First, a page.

2018 Volume 41 Issue 3 Pages 383-393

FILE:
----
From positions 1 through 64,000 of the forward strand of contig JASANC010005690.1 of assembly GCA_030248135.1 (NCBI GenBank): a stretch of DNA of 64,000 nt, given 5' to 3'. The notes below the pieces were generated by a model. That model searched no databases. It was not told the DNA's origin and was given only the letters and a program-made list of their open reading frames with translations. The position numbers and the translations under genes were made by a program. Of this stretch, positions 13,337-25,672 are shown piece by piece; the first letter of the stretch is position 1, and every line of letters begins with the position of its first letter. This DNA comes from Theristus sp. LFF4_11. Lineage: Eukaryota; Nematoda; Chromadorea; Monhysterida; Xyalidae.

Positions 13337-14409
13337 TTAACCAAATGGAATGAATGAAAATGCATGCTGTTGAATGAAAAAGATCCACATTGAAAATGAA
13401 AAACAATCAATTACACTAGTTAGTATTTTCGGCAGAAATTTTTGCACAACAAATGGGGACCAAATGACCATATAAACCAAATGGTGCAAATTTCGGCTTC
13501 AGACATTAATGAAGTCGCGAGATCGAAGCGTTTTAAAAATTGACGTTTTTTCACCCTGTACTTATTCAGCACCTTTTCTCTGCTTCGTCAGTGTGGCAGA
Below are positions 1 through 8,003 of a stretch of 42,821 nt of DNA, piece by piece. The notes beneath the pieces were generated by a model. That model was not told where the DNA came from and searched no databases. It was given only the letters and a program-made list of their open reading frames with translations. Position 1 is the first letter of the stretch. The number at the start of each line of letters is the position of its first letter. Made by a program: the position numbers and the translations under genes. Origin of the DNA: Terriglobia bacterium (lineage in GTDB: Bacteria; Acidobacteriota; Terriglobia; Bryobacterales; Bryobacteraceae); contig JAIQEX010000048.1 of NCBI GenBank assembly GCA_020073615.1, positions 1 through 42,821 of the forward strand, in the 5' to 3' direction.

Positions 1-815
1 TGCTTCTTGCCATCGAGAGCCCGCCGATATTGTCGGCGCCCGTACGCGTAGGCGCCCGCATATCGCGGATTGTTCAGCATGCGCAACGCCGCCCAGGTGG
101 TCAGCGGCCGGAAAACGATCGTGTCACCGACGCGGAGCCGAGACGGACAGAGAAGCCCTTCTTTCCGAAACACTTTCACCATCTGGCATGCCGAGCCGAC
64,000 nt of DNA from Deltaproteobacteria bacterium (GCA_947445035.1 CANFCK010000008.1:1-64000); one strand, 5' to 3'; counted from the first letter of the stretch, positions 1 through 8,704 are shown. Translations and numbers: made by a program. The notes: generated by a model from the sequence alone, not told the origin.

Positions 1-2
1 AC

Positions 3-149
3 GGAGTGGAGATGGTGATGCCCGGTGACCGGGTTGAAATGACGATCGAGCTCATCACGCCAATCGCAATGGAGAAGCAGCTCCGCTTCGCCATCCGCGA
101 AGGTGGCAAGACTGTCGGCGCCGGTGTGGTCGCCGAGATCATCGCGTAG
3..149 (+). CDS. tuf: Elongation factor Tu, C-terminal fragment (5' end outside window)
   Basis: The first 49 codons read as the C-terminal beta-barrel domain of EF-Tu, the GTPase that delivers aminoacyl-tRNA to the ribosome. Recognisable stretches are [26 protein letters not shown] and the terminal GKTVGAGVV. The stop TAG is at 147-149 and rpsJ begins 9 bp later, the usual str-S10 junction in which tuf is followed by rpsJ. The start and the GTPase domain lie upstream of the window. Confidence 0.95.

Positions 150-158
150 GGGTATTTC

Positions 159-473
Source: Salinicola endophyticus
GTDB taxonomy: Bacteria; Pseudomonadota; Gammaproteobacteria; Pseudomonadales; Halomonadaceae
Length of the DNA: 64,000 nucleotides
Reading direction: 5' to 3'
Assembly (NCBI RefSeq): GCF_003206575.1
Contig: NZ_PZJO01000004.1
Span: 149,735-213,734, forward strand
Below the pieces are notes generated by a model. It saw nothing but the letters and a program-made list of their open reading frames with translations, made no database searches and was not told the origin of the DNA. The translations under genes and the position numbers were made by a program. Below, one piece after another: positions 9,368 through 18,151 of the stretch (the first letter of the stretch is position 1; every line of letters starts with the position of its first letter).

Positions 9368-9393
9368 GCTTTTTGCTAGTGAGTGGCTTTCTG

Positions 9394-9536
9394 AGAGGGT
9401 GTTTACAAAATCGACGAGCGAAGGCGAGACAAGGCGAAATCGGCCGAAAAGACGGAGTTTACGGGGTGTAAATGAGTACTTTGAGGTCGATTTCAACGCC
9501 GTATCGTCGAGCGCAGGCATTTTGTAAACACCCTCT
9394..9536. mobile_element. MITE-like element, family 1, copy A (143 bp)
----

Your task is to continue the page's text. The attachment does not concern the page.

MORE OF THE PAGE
Cigarette smoke contains over 4800 compounds, including at least 200 toxicants or endocrine disruptors. Currently, effects of cigarette smoke on thyroid hormone (TH) levels remains to be clarified. Here, we demonstrate that cigarette smoke extract (CSE) possesses thyroid hormone properties and acts synergistically as a partial agonist for thyroid hormone receptors (TRs) in the presence of TH. In transient gene expression experiments, CSE stimulated transcriptional activity with TH in a dose-dependent manner. Stimulatory effects were observed with physiological TH concentrations, although CSE did not activate TRs without TH. CSE (5%) dissolved in phosphate-buffered saline (PBS) supplemented with 1 nM TH was approximately comparable to 3.2±0.1 and 2.3±0.2 nM of TRα1 and TRβ1, respectively. To illustrate probable mechanisms of the CSE agonistic activity, effects on TR mediated transcriptional functions with cofactors were investigated. With a mammalian two-hybrid assay, CSE recruited the nuclear coactivators glucocorticoid receptor interacting protein 1 (GRIP1) and steroid receptor coactivator 1 (SRC1) to the TR. Unsaturated carbonyl compounds, acrolein, crotonaldehyde, and methyl vinyl ketone, representative constituents of CSE, retained such agonistic properties and possibly contributed to stimulatory effects. The results suggest that CSE recruits a transcriptional activator and may reinforce TH binding to the TR additively, resulting in gene expression. CSE partially agonizes TH action and may disturb the function of various nuclear hormone receptor types and their cofactors to disrupt the physiological processes.